Campus News

Charter Lecture exhibits the value of interdisciplinary research

Drake, Saunt discuss how their fields work together

Science and history may seem like separate fields of study, but they have more in common than researchers might think.

John Drake, Distinguished Research Professor in the Odum School of Ecology and founding director of the Center for the Ecology of Infectious Diseases, and Claudio Saunt, Distinguished Research Professor and Russell Professor of American History in the Franklin College of Arts and Sciences, discussed their own areas of research, as well as a project that brought their fields together, during the 2022 Charter Lecture, held virtually April 11.

“Interdisciplinary research is one of the hallmarks of UGA’s research enterprise, so I am delighted that this year’s Charter Lecture features research at the intersection of history and infectious disease,” said UGA President Jere W. Morehead.

Both Drake and Saunt were named Regents’ Professors this year, an honor bestowed by the University System of Georgia Board of Regents on distinguished faculty whose scholarship or creative activity is recognized both nationally and internationally as innovative and pace-setting.

Drake’s research combines evolutionary biology, ecology and epidemiology to develop new quantitative methods that reconcile theory and data, with applications for forecasting the trajectories of epidemics and mapping the distributions of infectious diseases such as COVID-19, Ebola and West Nile virus.

Saunt is widely recognized as one of nation’s foremost scholars of Native American history and a pioneer in the field of digital history. He is the author of four books that have been received with widespread acclaim, both within and beyond the scholarly community. His most recent book is “Unworthy Republic: The Dispossession of Native Americans and the Road to Indian Territory.”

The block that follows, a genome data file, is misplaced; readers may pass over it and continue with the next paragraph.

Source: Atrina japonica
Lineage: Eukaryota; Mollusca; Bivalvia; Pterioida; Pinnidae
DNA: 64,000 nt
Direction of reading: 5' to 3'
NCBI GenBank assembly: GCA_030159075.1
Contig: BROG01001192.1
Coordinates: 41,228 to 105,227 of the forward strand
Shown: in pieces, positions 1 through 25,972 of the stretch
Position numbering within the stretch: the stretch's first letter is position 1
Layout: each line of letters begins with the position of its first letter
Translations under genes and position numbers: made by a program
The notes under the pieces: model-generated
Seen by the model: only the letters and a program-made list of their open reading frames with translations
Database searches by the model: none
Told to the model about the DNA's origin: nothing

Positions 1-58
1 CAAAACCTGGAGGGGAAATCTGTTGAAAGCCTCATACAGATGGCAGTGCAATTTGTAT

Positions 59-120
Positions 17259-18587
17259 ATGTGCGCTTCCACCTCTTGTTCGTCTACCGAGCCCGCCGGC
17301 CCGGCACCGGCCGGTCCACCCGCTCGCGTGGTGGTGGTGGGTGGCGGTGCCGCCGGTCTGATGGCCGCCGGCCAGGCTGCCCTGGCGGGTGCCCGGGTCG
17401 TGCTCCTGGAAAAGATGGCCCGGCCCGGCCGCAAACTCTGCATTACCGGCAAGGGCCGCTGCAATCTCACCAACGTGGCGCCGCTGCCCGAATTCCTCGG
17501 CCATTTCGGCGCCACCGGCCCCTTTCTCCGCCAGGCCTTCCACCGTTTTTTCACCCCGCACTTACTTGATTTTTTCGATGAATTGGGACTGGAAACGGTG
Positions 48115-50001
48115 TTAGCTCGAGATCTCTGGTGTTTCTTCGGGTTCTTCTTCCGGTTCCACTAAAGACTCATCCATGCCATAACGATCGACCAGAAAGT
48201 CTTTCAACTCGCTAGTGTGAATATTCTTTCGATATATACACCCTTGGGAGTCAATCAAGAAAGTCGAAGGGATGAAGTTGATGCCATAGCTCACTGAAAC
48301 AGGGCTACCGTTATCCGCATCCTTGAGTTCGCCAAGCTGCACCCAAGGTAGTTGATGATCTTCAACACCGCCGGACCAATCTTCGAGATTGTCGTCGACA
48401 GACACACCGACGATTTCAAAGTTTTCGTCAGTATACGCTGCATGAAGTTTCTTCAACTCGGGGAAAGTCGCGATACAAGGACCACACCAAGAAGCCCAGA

They are collaborating on interdisciplinary research on smallpox in early America—a project that brings together their expertise in infectious diseases and American history.

“We have overlapping interests,” Saunt said. “I’ve long been interested in the demography of early America and had launched a project to map the African, European and indigenous populations in the Colonial era, and John has expertise in population dynamics and species distribution.”

More recently, Saunt wanted to investigate the impact of smallpox on native communities and turned to Drake, whom he initially met at a Willson Center for Humanities and Arts event several years ago, to help move the scholarly debate forward. Together, they sought to draw on innovations in disease modeling to answer their questions.

“I thought that these are the kinds of abstract questions that we can use epidemiological theory to answer,” Drake said. “From experiments with these models, we have concluded that figuring out the basic, underlying demography of early American populations is really the key to understanding how much smallpox introduction shaped their decline.”

Drake also pointed out some of the similarities between the two fields. For example, both history and science are concerned with empirical evidence. Data, facts and observations are crucial in both areas, and, at their root, both historians and scientists are trying to figure out what happened.

Sponsored by the Provost’s Office, the Charter Lecture series was established in 1988 to honor the high ideals expressed in the 1785 charter that made UGA the birthplace of public higher education in America. The event was part of UGA’s spring 2022 Signature Lecture Series.

“Since 1988, we have brought leading voices from around the world to our campus for this lecture series,” said S. Jack Hu, senior vice president for academic affairs and provost. “Our Regents’ Professors exemplify the breadth and quality of research and scholarship at the University of Georgia.”